Two out of six editorial jobs could go with further redundancies within the commercial team.
An announcement on The Engineer's site from editor Jon Excell says: "The Engineer will live on and, we believe, continue to grow.
"We have big plans for the website, including making more of our vast and fascinating historical archive, building on our news and in-depth coverage and expanding our video content."
The Engineer will also be available as a page-turning digital edition "that can be read on a host of mobile devices". Excell told Journalism.co.uk the page-turning digital edition is optimised for iPad, Android and Kindle Fire.
The digital edition will be published monthly whereas the print edition was fortnightly. The last print edition of the title - which launched in 1856 - will be published on Monday (16 July).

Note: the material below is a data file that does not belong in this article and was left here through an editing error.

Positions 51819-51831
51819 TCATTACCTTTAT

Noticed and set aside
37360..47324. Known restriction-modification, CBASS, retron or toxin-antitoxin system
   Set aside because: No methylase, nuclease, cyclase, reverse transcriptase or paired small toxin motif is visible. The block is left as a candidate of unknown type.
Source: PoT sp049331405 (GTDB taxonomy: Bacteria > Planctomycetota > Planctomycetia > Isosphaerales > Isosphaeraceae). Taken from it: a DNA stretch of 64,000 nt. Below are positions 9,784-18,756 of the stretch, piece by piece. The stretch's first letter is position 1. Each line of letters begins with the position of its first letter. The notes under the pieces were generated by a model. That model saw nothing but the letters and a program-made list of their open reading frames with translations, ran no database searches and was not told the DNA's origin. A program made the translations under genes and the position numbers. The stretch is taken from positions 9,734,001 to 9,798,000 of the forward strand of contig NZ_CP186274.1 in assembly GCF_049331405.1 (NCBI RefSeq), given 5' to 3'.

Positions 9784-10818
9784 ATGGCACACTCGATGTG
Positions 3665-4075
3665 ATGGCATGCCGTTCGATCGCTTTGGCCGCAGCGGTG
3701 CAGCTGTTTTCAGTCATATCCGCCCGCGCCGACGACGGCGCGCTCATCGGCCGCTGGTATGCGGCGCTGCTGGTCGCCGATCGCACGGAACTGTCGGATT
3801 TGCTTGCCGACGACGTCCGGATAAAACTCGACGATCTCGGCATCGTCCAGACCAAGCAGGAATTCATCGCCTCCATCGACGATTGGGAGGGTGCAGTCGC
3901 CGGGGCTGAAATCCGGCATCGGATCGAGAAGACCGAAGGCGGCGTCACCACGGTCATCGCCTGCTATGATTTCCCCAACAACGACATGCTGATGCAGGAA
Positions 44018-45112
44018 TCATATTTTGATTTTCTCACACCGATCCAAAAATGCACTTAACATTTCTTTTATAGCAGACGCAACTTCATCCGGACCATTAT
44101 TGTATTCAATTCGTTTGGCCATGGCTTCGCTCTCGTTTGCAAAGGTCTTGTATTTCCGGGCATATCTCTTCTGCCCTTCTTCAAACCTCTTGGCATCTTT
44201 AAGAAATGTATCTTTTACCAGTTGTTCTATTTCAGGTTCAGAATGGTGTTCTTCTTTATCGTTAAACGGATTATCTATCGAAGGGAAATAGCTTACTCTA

A year ago Centaur scrapped the print editions of Design Week and New Media Age. The latter introduced a paywall 10 months later. Excell said the Engineer has no plans to start charging for online access.
Centaur recorded a £30 million pre-tax loss in September. In May the business-to-business publisher reported a 9 per cent increase in digital revenues, which it said represented 31 per cent of total revenues.
Last month it was revealed that Centaur was buying e-commerce and marketing firm Econsultancy for £50 million.
In The Engineer announcement Excell cites rising costs of production as one of the reasons for stopping the print edition.
"Increasing distribution and production costs, and the impact of an ongoing economic crisis on advertising revenues, have conspired to create a challenging environment for magazine publishers.
"At the same time, the rise of the internet — with its global reach, low production costs and unfulfilled commercial potential — presents some truly exciting opportunities."
The majority of comments on the editor's announcement are from people disappointed by the move from print to digital-only.